A 17-year-old Ukrainian boy was reported to be responsible for writing the Target breach. The president of IntelCrawler suggested that the teenager wasn’t directly involved in the crime at the store. “The real bad actors responsible for the past attacks … were just his customers.” The boy is a well-known hacker, who developed the program known by several names such as KAPTOXA, in 2013. The intelligence firm also mentioned that about 40 cybercriminals have bought the program.

Nearly 2 Million Online Accounts Hacked in November, 2013

In December, 2013, it was widely reported that Trustwave, an Internet security firm, had come out with its report that more than 2 million online accounts in Google, Yahoo, Twitter, LinkedIn, and Facebook had been hacked by hackers using Pony malware in the previous month. These hackers successfully stole the user names and passwords of users in US, Germany, and Singapore. About 57% of these accounts were of Facebook. The reason was attributed to weak passwords used by users.

Adobe Hacking – 38 Million Accounts Affected (Oct 2013)

About 38 million Adobe customer accounts were reported to have been breached by hackers in May 2013, when the source code of Adobe’s popular Photoshop program was hacked and parts of the code stolen. This helped the hackers breach into the customer accounts and steal data related to their ids and passwords. The breach was first reported by Brian Krebbs, a security blogger. In case of 2.9 million accounts, the debit card and credit card info too was hacked.

The SpamHaus Attacks (Geneva, London, Europe)(April 2013)

2013 witnessed several hacking attempts – the largest cyber attack happened in Europe when anti-spamming company Spamhaus was struck by a Dutch affiliated to a company called Cyberbunker and global internet speeds slowed dramatically. At the peak of the attack, the servers were hit by data requests in the range of 300 Gbps.

Fake Tweet on ‘Obama, Explosions’ Causes Market Crash

An Associated Press email and twitter account was hacked after a phishing attack by the SEA group, which then sent out a false tweet about “2 explosions resulting in Barack Obama getting injured.” While the White House and AP issued statements about the bogus tweet, the US stock market took its fastest ever hit as it lost more than $136 million as it crashed on the false news. The stock market crashed was later attributed to a ‘tradebot’ sent from computers to read any ‘breaking news.’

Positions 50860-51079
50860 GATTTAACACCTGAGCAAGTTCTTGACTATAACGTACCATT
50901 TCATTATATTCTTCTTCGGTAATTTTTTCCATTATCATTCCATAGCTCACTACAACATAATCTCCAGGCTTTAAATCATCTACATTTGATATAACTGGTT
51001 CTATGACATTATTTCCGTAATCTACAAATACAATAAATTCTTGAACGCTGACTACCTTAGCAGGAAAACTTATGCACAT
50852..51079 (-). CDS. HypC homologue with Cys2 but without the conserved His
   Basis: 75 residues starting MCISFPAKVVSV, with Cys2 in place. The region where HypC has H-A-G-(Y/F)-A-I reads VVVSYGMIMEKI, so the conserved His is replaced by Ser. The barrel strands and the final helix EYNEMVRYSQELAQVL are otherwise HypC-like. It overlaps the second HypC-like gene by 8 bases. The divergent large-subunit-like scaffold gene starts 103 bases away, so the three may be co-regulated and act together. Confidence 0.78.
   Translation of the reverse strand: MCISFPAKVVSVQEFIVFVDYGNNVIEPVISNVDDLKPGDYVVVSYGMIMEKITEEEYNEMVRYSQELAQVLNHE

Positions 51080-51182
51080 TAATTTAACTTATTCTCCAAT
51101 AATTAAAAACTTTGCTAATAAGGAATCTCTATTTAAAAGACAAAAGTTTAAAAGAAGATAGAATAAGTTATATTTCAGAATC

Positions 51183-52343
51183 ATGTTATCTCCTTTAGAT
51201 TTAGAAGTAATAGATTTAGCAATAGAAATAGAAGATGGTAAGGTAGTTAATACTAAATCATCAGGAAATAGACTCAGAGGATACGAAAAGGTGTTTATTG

Burger King Hacking (US) (Feb 2013)

The Twitter account of Burger King was hacked into, with cyber hackers posting a series of fake tweets that Burger King had been sold out to McDonalds. The outcome however was positive – Burger King twitter account gained 5,000 more followers in the first half hour within the attack – and then Twitter pulled down this account.

Saudi Arabia Hackers Breach 400,000 Israeli Credit Cards (Jan 2012)

Bank of Israel credit cards – about 400,000 were breached by a group claiming to be from Saudi Arabia. However, the bank later said that about 15,000 cards’ information was stolen. The hackers also threatened to publish the remaining hacked cards’ information.

Sony Pictures and Playstation 3.0 Hacking (June 2011)

Sony PlayStation accounts – about 1 million were hacked by hacker George Hotz. Sony took legal action against him and in retaliation, the group Lulzsec headed by founder Sabu hacked into Sony Pictures accounts. Data including usernames, their passwords, addresses and email ids were stolen. Sabu ultimately pleaded guilty, turned an FBI informant and helped arrest 5 more member hackers.

Stuxnet Botnet Attack (2010)

A classic case of industrial espionage – nuclear installations at Iran were hacked into and attacked by a computer worm, stuxnet. It affected nearly 1,000 of the 5,000 centrifuges that Iran had at that point in time, used for purifying uranium. Worldwide, more than 100,000 computers were said to have been affected. This worm was said to be created by US and Israeli coders to counter and derail Iran’s growing nuclear strength.